Things were a bit better at Cramlington the next night for the Nines game, although there was still a huge difference from Hexham temperatures – both places were sunny and bright, but there was a bitter wind on the green. The triples made light of conditions, running away with it, allowing their opponents to score just one shot every four ends and racking up a 29-4 win. But even as the last end was being played an ominous shout came from the next rink: “Six!” The fours had enjoyed a good tussle, and had worked really hard to get into a winning position, 14-10 ahead with two ends left, but then lost a six to go into the last end two behind. They then scored a single, but – contrary to my post of two weeks ago – one shot was not enough.
The pairs had also been close, after falling behind early on, and went from 12-12 to 13-12 with two ends left. They were then lying shot with the last bowl of the end to come. The Cramlington lead told the skip to play a forehand runner to shift the jack, but the skip was unimpressed. Indeed, he announced to himself and the nearest spectators that this was a “stupid shot”. So what did he do? Why, he turned round and proceeded to play the shot demanded of him, and while he certainly hit the target no one could have foreseen what happened next. The jack hit Brian’s back wood so hard that it came a few yards back up the green, to where Cramlington had several badly short bowls – and the result was five shots against us. That made it 13-17, and there was no way the home team were going to let that lead slip.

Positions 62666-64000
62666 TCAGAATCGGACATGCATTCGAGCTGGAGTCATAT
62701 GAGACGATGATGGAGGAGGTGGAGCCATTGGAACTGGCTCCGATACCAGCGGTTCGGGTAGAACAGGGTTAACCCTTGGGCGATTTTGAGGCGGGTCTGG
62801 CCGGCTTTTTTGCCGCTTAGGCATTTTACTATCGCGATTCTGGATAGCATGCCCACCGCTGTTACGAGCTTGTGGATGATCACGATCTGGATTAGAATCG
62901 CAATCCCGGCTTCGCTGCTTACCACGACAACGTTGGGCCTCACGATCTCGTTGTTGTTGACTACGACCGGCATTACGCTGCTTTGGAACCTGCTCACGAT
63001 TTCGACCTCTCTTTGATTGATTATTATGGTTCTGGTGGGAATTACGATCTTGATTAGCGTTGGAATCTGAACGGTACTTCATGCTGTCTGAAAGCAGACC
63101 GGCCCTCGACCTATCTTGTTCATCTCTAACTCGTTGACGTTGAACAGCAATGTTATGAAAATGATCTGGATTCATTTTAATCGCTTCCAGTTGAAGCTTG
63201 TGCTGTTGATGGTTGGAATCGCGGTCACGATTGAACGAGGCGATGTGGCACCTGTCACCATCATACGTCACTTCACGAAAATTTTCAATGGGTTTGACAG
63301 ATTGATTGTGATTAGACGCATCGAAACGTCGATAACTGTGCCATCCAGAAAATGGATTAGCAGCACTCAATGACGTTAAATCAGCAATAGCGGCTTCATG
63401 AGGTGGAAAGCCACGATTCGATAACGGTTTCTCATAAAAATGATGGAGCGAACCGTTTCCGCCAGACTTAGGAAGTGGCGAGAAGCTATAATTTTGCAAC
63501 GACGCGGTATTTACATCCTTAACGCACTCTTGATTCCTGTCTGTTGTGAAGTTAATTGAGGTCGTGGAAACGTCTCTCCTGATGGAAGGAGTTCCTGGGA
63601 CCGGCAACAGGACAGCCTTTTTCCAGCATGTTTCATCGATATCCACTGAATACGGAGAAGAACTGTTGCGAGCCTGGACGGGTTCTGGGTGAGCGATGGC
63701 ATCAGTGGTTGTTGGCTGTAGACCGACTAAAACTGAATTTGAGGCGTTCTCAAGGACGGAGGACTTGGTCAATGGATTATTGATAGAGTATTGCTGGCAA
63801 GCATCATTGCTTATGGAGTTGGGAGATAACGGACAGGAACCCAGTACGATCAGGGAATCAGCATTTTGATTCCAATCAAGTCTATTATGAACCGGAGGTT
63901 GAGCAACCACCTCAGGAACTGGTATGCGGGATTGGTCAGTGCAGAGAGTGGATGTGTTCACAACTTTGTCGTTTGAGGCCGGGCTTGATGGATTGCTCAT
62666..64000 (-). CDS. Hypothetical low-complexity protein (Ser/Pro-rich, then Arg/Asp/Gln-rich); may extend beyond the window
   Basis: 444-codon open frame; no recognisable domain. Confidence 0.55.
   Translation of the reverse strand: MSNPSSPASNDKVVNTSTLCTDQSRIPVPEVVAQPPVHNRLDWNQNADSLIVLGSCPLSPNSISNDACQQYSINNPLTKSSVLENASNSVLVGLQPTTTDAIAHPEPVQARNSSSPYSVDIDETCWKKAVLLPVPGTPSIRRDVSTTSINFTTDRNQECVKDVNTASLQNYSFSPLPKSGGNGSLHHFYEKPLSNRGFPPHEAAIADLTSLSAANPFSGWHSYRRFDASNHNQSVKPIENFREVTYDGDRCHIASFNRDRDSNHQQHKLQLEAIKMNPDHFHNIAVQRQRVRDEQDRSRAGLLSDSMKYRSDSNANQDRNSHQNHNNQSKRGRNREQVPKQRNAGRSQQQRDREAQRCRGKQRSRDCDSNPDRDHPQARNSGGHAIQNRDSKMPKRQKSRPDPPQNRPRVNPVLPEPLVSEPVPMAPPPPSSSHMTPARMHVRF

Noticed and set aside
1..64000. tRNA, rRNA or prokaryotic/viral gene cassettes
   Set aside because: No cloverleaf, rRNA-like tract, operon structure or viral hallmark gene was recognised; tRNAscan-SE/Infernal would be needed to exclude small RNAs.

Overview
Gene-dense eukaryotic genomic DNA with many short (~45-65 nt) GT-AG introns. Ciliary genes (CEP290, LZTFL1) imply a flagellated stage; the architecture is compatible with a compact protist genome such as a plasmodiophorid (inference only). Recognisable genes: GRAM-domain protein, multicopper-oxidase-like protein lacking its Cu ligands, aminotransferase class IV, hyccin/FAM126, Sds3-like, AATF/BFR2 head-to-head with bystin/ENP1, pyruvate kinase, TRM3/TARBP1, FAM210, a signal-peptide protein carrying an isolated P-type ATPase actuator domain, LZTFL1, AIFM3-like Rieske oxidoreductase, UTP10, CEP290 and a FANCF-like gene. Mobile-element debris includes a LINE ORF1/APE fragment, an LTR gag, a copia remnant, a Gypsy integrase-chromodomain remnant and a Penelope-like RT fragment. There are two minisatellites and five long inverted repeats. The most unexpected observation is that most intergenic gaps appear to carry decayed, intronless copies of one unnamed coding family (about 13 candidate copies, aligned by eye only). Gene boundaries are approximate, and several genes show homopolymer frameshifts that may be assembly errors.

So a game which, with two ends left, had looked like a very possible 8-0 win turned into a 2-6 defeat, with two rinks losing 11 shots on the penultimate end. Truly, it’s not over till it’s over. And as things turned out, the same moral was illustrated at Throckley the very next night, in a rearranged Nines game. Curiously, after the pairs and fours had seen leads evaporate, this time it was the triples who fell short after doing all the hard work on a difficult and uncooperative green.
Leading 16-9 with just four ends to go, we were just one shot down and with several inviting back bowls. It was agreed that Trevor should go for the trail, or possibly take out the shot bowl, but he completely (as in: completely) misjudged the pace and removed our only bowl from the head, gifting five shots to Throckley. Of course, this still meant we were leading by two shots, but the effect on morale for the two teams was massive, and the home team won all the last three ends for an 18-16 win.